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Sounds are nothing more than vibrations that your ears detect. However, things we hear in our surroundings create an enormous range of sounds, because all of those things vibrate at different frequencies. How are we able to hear those vibrations, and what are our limitations when it comes to hearing?
Needs More 30 kHz!
If you ever saw an internet-meme of a cat, who is portrayed as a sound engineer, the text must have caught your attention. The cat from the meme says: the sound is kind of dull above 20 kHz (kilohertz). Why is this funny, and how does an internet meme help us here? There is a limit to our hearing, even if your hearing is in perfect condition.
Humans can not hear anything that is above 20 kHz, which is why the cat is making fun of us, as its hearing is far superior to ours when it comes to the spectrum of frequencies they can detect. Now, what are frequencies exactly, and how do they help us describe different sounds?
Sound Vibrates Through Air
Simply put, what we hear when we notice a sound is a vibration that is traveling through the air because the object that is vibrating (within a specific frequency range) is moving the molecules of the air.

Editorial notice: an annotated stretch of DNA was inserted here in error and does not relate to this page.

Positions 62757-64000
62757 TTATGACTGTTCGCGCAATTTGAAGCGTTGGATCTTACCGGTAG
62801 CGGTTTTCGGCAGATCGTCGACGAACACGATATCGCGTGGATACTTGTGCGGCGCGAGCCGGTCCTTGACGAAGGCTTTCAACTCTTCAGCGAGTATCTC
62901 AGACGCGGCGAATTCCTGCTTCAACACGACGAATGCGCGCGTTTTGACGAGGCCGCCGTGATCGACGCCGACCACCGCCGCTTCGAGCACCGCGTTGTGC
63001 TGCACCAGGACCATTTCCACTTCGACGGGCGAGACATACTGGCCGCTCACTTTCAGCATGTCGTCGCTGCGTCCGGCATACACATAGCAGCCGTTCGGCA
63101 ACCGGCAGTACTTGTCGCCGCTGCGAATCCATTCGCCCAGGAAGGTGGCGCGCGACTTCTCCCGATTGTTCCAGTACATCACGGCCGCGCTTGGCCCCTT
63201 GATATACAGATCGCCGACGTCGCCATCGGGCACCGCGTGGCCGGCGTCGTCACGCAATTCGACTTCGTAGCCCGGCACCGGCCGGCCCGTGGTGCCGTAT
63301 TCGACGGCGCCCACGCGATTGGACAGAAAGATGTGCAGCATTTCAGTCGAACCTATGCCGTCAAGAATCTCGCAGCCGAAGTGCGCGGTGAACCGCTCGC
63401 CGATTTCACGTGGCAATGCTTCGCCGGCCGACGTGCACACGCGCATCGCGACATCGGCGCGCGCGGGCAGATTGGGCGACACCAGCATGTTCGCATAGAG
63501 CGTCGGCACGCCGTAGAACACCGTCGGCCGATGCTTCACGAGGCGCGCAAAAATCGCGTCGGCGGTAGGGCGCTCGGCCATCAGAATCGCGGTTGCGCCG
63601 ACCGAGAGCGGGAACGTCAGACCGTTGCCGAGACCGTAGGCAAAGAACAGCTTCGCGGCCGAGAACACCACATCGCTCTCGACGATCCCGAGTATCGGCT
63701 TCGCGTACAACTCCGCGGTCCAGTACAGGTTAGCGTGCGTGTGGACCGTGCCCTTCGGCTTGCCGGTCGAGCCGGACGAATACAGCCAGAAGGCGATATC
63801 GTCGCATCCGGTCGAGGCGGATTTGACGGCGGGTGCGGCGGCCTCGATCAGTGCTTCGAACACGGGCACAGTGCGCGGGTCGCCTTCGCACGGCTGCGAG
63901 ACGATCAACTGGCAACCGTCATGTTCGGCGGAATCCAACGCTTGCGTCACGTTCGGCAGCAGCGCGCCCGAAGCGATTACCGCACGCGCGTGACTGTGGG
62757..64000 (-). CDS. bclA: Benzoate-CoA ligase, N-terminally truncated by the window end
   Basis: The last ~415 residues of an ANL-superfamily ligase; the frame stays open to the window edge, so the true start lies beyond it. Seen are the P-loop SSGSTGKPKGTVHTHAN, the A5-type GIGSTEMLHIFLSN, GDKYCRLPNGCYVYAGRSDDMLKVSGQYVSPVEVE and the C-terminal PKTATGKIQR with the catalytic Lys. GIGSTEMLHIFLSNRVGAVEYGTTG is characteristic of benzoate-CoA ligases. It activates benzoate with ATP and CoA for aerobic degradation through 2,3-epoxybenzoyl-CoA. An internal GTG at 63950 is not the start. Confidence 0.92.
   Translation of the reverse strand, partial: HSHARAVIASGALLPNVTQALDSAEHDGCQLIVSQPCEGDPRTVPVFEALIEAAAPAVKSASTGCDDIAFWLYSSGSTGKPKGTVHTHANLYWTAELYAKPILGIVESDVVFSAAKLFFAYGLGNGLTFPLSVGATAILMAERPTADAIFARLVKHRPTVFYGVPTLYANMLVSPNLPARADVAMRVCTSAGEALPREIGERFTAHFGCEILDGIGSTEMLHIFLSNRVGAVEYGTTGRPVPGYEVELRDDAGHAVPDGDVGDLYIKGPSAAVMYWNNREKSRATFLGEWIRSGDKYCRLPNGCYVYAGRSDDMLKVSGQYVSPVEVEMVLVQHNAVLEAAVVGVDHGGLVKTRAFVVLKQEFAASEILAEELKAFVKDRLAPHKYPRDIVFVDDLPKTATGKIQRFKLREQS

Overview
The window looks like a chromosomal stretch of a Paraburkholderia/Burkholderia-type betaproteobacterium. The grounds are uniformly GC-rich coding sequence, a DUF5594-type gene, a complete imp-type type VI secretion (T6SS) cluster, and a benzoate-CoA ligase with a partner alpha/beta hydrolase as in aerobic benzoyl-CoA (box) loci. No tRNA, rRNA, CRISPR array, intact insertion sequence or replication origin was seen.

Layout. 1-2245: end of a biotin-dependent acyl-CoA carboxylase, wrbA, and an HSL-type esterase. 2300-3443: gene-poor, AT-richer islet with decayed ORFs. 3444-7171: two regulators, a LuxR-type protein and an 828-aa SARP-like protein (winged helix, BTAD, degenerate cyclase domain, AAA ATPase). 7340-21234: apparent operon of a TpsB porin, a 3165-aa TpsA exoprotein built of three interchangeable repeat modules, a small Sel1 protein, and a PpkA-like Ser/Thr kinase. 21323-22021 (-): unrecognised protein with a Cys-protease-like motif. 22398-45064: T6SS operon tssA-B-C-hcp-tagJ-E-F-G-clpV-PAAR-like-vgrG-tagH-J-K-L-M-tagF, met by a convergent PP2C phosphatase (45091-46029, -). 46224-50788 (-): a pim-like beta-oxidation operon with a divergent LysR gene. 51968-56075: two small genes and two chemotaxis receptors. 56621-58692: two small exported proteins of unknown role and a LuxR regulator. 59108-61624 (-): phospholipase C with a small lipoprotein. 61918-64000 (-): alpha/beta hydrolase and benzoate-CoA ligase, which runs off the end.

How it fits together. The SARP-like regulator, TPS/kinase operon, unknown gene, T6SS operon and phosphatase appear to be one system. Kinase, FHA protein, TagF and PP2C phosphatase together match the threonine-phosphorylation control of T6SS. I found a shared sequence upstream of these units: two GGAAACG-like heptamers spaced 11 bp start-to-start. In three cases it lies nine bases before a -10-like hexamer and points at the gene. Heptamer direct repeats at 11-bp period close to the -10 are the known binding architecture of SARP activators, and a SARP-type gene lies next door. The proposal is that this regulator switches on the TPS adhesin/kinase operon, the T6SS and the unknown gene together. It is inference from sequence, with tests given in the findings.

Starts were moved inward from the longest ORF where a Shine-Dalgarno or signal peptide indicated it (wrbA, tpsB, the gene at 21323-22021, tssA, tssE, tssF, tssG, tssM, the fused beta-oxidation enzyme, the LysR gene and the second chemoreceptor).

Well, a frequency, in this case, is the number of vibrations a particular sound source is making. If something is vibrating with 100 vibrations in one second, the frequency we can hear from that object is 100 Hz. If an object is vibrating ten times faster, it reaches the frequency of a 1000 Hz, also noted as 1 kHz. The range of a perfectly healthy human ear can detect is between 20 and 20,000 Hz (20 kHz). The higher the frequency - the higher the pitch.
Hearing: Cochlea And Brain Working Together
First, the sound enters our ear canal. As it reaches it, it immediately keeps on traveling to our eardrum. When a sound reaches the eardrum, it makes it vibrate. There are three small bones inside our middle ear that enable the vibration of our eardrums.
The eardrum is connected with the cochlea, another tiny structure made of bone inside our inner ear. Our cochlea is filled with liquid, which helps the vibrations caused by sounds to reach our hair cells. From there, those nerves are the ones responsible for transferring the message to our brain. As the sound finally reaches our brain, the message, meaning the sound, can finally be perceived.
About the Author
Antonia is a sociologist and an anglicist by education, but a writer and a behavior enthusiast by inclination. If she's not writing, editing or reading, you can usually find her snuggling with her huge dog or being obsessed with a new true-crime podcast. She also has a (questionably) healthy appreciation for avocados and Seinfeld.
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